This is a Tumblog, a mishmash of media I happen to find interesting. I'm into technology, art, music, poetry and anything that freely expresses the God given talents in other Human beings. Have an 'oul scroll and enjoy...
Check out my new article on http://themillionairetradesman.com/5-reasons-why-sub-contracting-is-a-waste-of-time-and-what-to-do-if-you-do/ Sub contracting is a waste of time, in my humble opinion, and you’ll never be wealthy doing it. As I write this article I am currently engaged in a large domestic electrical project for a Principal contractor. Margins are tight and pressure to deliver the job to specification, pay my guys…
Check out my new article on http://themillionairetradesman.com/5-reasons-why-sub-contracting-is-a-waste-of-time-and-what-to-do-if-you-do/
5 Reasons Why Sub Contracting Is A Waste Of Time (And What To Do If You Do)
Sub contracting is a waste of time, in my humble opinion, and you’ll never be wealthy doing it.
As I write this article I am currently engaged in a large domestic electrical project for a Principal contractor. Margins are tight and pressure to deliver the job to specification, pay my guys and still make money is totally there.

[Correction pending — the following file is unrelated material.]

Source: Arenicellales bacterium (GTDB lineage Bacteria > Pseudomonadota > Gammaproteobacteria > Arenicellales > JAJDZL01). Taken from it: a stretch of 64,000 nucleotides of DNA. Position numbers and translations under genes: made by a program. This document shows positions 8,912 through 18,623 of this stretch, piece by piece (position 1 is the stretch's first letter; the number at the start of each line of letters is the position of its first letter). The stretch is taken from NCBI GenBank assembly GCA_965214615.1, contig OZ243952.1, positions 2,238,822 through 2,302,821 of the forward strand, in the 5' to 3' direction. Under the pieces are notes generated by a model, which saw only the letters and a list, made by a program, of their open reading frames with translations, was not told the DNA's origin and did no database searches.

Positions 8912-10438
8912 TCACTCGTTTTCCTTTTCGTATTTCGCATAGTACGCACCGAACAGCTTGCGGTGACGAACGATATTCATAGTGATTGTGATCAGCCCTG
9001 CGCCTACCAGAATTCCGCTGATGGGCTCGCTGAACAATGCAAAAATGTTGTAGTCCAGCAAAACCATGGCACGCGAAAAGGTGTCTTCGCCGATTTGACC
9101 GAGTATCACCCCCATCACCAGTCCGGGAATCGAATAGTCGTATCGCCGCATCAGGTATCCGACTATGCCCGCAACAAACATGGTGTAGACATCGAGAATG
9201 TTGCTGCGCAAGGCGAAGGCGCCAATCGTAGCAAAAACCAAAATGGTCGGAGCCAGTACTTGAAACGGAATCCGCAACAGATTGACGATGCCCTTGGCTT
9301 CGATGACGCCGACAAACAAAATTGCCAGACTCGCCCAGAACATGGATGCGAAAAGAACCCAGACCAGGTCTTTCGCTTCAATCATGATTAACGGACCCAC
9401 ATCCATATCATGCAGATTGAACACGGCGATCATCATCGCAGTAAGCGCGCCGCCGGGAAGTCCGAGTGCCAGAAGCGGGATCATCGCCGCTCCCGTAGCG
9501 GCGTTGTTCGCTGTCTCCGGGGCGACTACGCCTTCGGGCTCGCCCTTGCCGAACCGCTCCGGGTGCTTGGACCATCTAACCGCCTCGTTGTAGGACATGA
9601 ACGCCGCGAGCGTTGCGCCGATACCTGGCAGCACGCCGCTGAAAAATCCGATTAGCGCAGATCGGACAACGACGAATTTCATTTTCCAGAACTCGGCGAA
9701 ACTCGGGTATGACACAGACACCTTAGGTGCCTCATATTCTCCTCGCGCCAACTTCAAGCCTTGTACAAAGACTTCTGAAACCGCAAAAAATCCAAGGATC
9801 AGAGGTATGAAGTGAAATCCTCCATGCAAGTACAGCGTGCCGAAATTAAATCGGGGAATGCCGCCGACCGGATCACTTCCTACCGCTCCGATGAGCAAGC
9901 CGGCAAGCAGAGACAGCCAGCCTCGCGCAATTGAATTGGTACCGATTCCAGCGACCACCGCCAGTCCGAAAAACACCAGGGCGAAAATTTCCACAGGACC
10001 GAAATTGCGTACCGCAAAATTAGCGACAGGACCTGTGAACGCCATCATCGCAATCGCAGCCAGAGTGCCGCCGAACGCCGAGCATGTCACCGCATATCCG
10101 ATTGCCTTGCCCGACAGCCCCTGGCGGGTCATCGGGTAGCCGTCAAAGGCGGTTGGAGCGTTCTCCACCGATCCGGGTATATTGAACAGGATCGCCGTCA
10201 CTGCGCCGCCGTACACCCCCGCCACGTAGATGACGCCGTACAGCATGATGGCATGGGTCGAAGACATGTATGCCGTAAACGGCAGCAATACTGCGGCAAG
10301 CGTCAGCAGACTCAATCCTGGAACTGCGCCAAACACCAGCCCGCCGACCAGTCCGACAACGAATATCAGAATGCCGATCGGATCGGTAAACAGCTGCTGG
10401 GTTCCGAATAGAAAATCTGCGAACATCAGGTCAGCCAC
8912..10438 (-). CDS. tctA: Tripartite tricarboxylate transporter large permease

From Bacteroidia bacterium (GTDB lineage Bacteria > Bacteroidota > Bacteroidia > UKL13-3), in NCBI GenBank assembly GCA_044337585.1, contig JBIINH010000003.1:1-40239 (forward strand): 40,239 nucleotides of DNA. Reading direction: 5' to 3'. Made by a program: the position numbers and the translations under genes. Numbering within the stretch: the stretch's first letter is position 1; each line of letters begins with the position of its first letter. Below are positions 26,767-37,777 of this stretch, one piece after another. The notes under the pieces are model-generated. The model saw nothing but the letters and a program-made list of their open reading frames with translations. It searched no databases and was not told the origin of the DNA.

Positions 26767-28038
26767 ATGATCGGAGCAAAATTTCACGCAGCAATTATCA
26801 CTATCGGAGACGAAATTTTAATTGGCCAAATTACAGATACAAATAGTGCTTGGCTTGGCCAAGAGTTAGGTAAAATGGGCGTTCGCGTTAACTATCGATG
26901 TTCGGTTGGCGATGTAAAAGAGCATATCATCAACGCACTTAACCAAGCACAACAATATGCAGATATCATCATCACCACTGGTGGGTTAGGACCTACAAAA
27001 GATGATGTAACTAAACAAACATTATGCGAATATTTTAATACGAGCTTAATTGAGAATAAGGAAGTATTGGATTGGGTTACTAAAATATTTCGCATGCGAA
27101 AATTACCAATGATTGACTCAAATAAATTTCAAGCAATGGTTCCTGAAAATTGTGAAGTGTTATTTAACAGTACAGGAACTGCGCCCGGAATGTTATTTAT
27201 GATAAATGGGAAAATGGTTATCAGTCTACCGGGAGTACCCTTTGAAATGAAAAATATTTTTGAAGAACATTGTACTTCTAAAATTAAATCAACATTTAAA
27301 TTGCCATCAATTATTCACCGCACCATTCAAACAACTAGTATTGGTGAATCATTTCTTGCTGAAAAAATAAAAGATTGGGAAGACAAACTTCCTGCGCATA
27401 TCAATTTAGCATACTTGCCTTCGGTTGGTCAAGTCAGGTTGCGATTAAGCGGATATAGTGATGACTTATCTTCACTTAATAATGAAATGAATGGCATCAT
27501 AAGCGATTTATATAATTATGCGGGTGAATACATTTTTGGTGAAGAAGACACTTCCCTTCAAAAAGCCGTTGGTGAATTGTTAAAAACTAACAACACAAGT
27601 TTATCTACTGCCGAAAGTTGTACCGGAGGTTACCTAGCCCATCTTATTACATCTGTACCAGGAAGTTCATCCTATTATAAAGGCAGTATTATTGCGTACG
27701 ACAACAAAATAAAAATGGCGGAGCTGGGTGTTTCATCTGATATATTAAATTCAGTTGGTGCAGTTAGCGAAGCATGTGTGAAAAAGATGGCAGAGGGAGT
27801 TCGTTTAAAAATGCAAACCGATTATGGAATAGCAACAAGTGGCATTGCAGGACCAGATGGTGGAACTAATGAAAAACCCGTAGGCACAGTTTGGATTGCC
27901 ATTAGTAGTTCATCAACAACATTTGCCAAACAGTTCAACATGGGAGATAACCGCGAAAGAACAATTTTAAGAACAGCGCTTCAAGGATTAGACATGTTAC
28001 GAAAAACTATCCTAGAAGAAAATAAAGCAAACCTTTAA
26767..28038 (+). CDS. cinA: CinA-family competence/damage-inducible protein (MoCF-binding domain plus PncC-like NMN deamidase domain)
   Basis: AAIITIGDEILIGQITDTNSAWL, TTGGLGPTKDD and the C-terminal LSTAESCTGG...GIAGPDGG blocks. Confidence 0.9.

So this well and truly applies to me. Allow me to clarify…
There are several levels at which you can choose to operate in the construction industry and the economies of scale favour those businesses that are set up to take advantage of the greater end of the scale.
I refer specifically to Tradesmen who run a small operation of a few guys and a couple of vans. These are the tradesmen who run a small business which they have a direct involvement in “on the ground” so to speak. These guys don’t have managers and layers of administration to help with the normal day to day, it’s just not a runner given the level at which they operate.